Dreams are often wishes unfulfilled. Our longings take concrete shape as our minds explore endless ways to create what our visions for justice, push for discovery and desires for beauty beg for. Made in the reflection of the infinite, God wires us with aptitudes and investigative minds able to innovate, design, build, create, examine, explore and solve; and it would seem humanity is a tireless and thrilling resource for more of whatever our restless mind can imagine. Because dreams are not easily navigated, the formidable limitations that hold us back, whether our own inabilities or weaknesses, or the less controllable ones like being born in the wrong century or the wrong neighborhood, can kill our dreams. As poor, destitute Fantine would sing, “But the tigers come at night, With their voices soft as thunder, As they tear your hope apart, As they turn your dream to shame.” Dreams often remind us of what we are not.
Dreams were never meant to define us. All people everywhere are defined by their relationship to God. Because we were intended for oneness with God, God is to be central in all things; and the inspiration of our dreams must be motivated by the realization that our longings will only find a satisfying reality when they are in correct alignment to Him . Hundreds of years ago, the apostle Paul spoke in the meeting of the Aeropagus in Athens saying, “The God who made the world and everything in it is the Lord of heaven and earth and does not live in temples built by human hands. And he is not served by human hands, as if he needed anything. Rather, he himself gives everyone life and breath and everything else. From one man he made all the nations, that they should inhabit the whole earth; and he marked out their appointed times in history and the boundaries of their lands. God did this so that they would seek him and perhaps reach out for him and find him, though he is not far from any one of us. ‘For in him we live and move and have our being.’ As some of your own poets have said, ‘We are his offspring.’” The reality of whatever we are hoping for is made a real hope in the resurrection of Christ, the glorious central figure in all of reality.
Another interesting aspect about dreams and hopes are how they shift and morph along the sands of time. What you dreamed about as a kid probably is not your current big dream. Similarly, as our culture has shifted its focus on what matters most, we discover it is reflected in our own aspirations. Dr. Tim Keller states, “In ancient cultures what mattered most was honor and making your community proud by fulfilling your duty. The world was conceived as a testing ground to see whether you would be faithful to truth, beauty, and causes higher than your own emotions and interests. Today, however, our cultures are highly individualistic. There is no duty higher than plumbing the depths of your own desires to find out who you want to be. In modern narratives, the protagonist is usually a person who bravely casts off convention, breaks the rules, defies tradition and authority to discover him or her self and carve out a new place in the world. In ancient tales the hero was the person who did just the opposite, who put aside inner dreams, aspirations, doubts, and feelings in order to bravely and loyally fulfill their vows and obligations.” So it is that our lofty goals often mirror our world’s changing reflections. (PC: Rhiannon Logsdon)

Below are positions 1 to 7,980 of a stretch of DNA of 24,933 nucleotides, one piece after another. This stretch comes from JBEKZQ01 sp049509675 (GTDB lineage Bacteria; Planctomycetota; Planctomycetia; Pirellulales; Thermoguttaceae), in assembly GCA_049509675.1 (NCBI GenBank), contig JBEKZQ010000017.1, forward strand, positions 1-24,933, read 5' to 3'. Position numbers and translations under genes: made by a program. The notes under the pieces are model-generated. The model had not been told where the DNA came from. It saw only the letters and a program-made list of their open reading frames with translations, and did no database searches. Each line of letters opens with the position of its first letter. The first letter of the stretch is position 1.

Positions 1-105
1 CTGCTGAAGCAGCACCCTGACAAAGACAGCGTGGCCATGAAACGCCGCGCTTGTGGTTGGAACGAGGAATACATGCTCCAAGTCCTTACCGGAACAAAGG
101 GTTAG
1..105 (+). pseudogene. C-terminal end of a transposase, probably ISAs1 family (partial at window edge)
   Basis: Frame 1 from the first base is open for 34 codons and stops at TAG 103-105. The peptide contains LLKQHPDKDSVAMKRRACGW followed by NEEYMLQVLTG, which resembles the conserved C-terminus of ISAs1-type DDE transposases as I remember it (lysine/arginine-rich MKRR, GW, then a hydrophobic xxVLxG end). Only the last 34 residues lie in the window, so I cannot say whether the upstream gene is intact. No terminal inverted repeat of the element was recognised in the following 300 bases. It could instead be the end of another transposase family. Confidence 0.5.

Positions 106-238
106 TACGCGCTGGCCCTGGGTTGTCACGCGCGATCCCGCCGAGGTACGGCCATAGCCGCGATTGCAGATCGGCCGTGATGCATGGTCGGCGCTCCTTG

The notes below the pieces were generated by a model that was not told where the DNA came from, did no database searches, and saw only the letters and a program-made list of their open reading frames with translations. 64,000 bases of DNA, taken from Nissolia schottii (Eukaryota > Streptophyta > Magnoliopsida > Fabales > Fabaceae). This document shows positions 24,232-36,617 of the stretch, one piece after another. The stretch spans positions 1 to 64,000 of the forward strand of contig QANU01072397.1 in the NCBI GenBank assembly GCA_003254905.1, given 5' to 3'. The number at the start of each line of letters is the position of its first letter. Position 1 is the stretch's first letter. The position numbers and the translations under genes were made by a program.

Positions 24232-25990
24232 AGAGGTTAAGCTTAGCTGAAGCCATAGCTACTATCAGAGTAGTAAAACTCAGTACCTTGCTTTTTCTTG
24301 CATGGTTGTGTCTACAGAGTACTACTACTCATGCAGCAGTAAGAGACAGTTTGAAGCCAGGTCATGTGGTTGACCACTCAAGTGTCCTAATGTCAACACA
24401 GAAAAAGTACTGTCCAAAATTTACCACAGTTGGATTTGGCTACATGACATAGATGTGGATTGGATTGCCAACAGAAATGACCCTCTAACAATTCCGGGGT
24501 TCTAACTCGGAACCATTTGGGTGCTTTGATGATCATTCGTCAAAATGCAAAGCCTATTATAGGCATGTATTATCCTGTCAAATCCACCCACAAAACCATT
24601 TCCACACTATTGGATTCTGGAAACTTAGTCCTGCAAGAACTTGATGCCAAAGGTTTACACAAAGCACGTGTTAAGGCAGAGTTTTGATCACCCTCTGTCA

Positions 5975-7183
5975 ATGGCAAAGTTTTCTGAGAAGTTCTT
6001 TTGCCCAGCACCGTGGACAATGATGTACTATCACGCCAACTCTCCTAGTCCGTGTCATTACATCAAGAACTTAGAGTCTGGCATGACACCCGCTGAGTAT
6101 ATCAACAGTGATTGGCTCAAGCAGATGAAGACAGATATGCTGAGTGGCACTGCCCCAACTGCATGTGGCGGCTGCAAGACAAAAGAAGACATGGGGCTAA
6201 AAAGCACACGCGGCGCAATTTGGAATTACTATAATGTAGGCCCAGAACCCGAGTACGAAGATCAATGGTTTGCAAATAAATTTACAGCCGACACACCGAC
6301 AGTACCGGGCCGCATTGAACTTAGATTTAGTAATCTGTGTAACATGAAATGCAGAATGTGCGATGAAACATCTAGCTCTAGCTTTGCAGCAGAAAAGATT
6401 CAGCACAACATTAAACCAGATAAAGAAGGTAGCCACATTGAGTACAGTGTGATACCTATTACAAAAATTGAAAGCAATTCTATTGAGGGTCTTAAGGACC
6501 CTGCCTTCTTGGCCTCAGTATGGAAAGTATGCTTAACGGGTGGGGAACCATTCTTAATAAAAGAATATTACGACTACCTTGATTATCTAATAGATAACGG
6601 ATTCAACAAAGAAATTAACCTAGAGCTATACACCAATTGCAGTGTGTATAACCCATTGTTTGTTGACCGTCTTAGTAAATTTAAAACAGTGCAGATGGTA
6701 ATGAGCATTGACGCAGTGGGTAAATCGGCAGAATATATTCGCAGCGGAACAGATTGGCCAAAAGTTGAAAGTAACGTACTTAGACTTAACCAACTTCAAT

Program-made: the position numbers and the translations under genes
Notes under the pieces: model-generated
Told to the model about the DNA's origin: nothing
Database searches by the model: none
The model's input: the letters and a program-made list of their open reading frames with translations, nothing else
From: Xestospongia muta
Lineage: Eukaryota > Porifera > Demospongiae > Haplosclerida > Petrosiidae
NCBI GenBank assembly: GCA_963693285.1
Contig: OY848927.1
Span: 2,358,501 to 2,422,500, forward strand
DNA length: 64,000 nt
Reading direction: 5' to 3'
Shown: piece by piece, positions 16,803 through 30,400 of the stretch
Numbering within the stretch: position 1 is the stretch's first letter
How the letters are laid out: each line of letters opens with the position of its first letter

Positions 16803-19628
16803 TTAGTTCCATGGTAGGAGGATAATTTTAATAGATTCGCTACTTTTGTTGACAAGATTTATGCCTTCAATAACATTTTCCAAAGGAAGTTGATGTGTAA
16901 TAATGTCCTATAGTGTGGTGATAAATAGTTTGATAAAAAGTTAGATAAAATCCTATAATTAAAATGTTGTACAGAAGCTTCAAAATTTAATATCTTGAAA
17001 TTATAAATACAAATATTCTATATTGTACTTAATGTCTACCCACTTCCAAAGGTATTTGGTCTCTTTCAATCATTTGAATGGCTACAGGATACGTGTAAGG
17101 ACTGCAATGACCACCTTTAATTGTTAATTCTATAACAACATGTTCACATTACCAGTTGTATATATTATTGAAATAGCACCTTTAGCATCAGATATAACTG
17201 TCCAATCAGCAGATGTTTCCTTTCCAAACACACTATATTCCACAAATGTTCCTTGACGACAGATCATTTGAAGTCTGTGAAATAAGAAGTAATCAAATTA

The coming of Jesus brings hopes to our dreams. What do you dream about? What keeps you up at night pondering and planning? Each part of our life is to be laid in submission to the King’s command, and yet the eagerness of the King is for his people’s eternal joy. Do we dare to place our susceptible aspirations and most secret, heartfelt longings into the hands of the one who breathed life into us, offers rescue from our sinful destitution, and assures that in Himself is life full of love and acceptance? Is it hard? Are we afraid of disappointment? The beloved preacher Charles Spurgeon said, “If you reject Him, He answers you with tears. If you wound Him, He bleeds out cleansing, if you kill Him, he dies to redeem. If you bury Him, He rises again to bring us resurrection. Jesus is love manifest.” In an individualized society, do we dare to turn over our dreams?
Jesus offers an alternate way of living human. Jesus asks us to have the same mindset that compelled him to completely empty Himself and become a human. Though completely equal with God, Jesus did not grasp after it. Though a king, he became a servant of all. Jesus deliberately gave up the biggest, living dream ever, lost it all, in order to gain something greater–the redemption of his people. Now Jesus tells his followers to do the same, “If anyone would come after me, let him deny himself and take up his cross and follow me. For whoever would save his life will lose it, but whoever loses his life for my sake and the gospel’s will save it. For what does it profit a man to gain the whole world and forfeit his soul? For what can a man give in return for his soul? For whoever is ashamed of me and of my words in this adulterous and sinful generation, of him will the Son of Man also be ashamed when he comes in the glory of his Father with the holy angels.” The Word became flesh and lived right here among us, and we saw his grace and glory. This glory is life overflowing, and it spills over onto us to give us what we need; grace and truth is spilled out, ever-present, ever-holding on to us, overflowing like a river in us, giving us grace, over and over, grace upon grace.
Jesus also provides us with a new filter for the longings of our heart. Jesus leaves us with His Spirit, the power of the crucified and resurrected Christ. The Lord tells us that we may ask anything in His name, and He assures us that He will do it with every desire and every dream processed through that precious name for the glory of God. We ask for His fame, not ours. Our desires and dreams are put through that filter–His fame, His worth, His wisdom, His honor, His glory. And we find that our dreams were never really big enough, our lens were too small to capture the story of glory that is now ours through Christ.